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for J. Hinton at the Kings Arms in Newgate Strut.

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of his loyalty and wit should suffer in obscurity, and under the wants he did. The duke seemed always to hearken to him with attention enough, and after some time, undertook to recommend his pretensions to his majesty. Mr. Wycherley in hopes to keep him steady to his word, obtained of his grace to name a day when he might introduce that modest and unfortunate poet to his new patron. At last an appointment was made, and the place of meeting was agreed to be at the Roebuck. Mr. Butler and his friend attended accordingly ; the duke joined them. But as the devil would have it, the door of the room where they sat was open, and his grace, who had seated himself near it, observing a pimp of his acquaintance (the creature too was a knight) trip by with a brace of ladies, immediately quitted his engagement, to follow another kind of business, at which he was more ready, than in doing good offices to men of desert; though none was better qualified than he, both in regard to his fortune and understanding to protect them, and from that hour, to the day of his death poor Butler never found the least effect of his promise."*

Voltaire gives the following character of Butler's great work : 6 I never met with so much wit in one single book as in this; which at the same time is the most difficult to be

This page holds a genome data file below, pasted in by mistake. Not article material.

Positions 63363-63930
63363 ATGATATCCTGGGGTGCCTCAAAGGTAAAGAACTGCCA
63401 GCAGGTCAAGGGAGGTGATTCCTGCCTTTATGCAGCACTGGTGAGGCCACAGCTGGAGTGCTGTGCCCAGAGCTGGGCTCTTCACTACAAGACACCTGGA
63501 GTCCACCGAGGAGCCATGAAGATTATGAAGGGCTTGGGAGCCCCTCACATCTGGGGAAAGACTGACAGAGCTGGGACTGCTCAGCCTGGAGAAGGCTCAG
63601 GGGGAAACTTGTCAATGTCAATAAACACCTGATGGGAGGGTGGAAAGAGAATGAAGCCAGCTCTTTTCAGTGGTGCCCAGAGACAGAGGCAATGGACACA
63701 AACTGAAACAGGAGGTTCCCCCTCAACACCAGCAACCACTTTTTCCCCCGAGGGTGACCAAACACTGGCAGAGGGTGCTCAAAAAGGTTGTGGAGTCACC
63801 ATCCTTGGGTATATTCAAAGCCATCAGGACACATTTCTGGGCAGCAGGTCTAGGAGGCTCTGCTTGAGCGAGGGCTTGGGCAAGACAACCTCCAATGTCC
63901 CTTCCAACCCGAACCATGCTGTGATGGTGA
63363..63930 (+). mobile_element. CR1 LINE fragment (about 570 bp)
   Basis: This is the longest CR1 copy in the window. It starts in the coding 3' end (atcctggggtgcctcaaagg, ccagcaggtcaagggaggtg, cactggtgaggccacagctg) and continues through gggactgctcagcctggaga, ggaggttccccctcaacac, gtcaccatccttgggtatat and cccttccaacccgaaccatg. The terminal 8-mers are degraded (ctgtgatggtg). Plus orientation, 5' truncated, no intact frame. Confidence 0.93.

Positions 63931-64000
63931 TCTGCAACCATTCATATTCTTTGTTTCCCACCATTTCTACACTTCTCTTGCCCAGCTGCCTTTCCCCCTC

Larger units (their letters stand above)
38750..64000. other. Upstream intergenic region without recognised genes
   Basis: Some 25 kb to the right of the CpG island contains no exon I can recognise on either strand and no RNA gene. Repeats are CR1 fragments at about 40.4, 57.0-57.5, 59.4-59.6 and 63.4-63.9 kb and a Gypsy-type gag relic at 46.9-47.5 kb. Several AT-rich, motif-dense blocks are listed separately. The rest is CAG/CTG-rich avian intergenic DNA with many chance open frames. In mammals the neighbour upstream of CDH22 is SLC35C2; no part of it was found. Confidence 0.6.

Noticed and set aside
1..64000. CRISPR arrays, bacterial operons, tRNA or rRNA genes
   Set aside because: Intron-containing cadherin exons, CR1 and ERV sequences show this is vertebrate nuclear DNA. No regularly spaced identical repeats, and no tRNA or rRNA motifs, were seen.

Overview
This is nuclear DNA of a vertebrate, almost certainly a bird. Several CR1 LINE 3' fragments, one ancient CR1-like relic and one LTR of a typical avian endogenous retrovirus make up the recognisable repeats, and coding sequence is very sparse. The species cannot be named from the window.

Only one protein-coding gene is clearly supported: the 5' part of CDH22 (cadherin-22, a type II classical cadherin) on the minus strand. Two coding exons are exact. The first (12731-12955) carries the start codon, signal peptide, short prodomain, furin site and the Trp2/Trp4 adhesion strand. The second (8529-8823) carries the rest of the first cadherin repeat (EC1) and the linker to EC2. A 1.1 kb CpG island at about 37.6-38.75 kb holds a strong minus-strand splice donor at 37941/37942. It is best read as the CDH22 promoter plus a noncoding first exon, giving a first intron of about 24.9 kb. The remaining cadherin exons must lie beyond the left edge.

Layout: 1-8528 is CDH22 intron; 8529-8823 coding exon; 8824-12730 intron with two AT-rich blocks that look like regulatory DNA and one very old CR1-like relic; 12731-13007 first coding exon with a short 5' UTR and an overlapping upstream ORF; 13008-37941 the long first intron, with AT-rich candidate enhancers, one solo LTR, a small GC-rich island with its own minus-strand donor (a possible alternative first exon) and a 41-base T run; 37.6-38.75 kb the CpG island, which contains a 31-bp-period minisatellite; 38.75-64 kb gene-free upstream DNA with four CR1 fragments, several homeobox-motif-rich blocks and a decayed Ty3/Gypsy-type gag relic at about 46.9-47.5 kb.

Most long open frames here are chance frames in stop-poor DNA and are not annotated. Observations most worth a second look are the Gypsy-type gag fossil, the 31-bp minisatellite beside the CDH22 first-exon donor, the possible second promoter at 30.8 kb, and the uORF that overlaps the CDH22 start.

• Wycherley's Posthumous Works in the memoirs, p. 6.


translated. Who would believe that a work, which paints in such lively and natural colours the several foibles of mankind, and where we meet with more sentiments than words, should baffle the endeavours of the ablest translators ? But the reason of it is this, almost every part of it alludes to particular incidents.”*

Notwithstanding this opinion, Hudibras has been admirably translated into Voltaire's own language by Mr. Townley, a Lancashire gentleman, whose version is an exact counterpart of the original. It was printed in three volumes in duodecimo, at London, 1757, but is so uncommonly scarce that the Critical Reviewers questioned its existence. There is a copy in the British Museum with a portrait of the translator, who was an officer in the French military service, and a knight of the order of St. Louis. He died in 1782, aged 85.

* Letters concerning the English nation.


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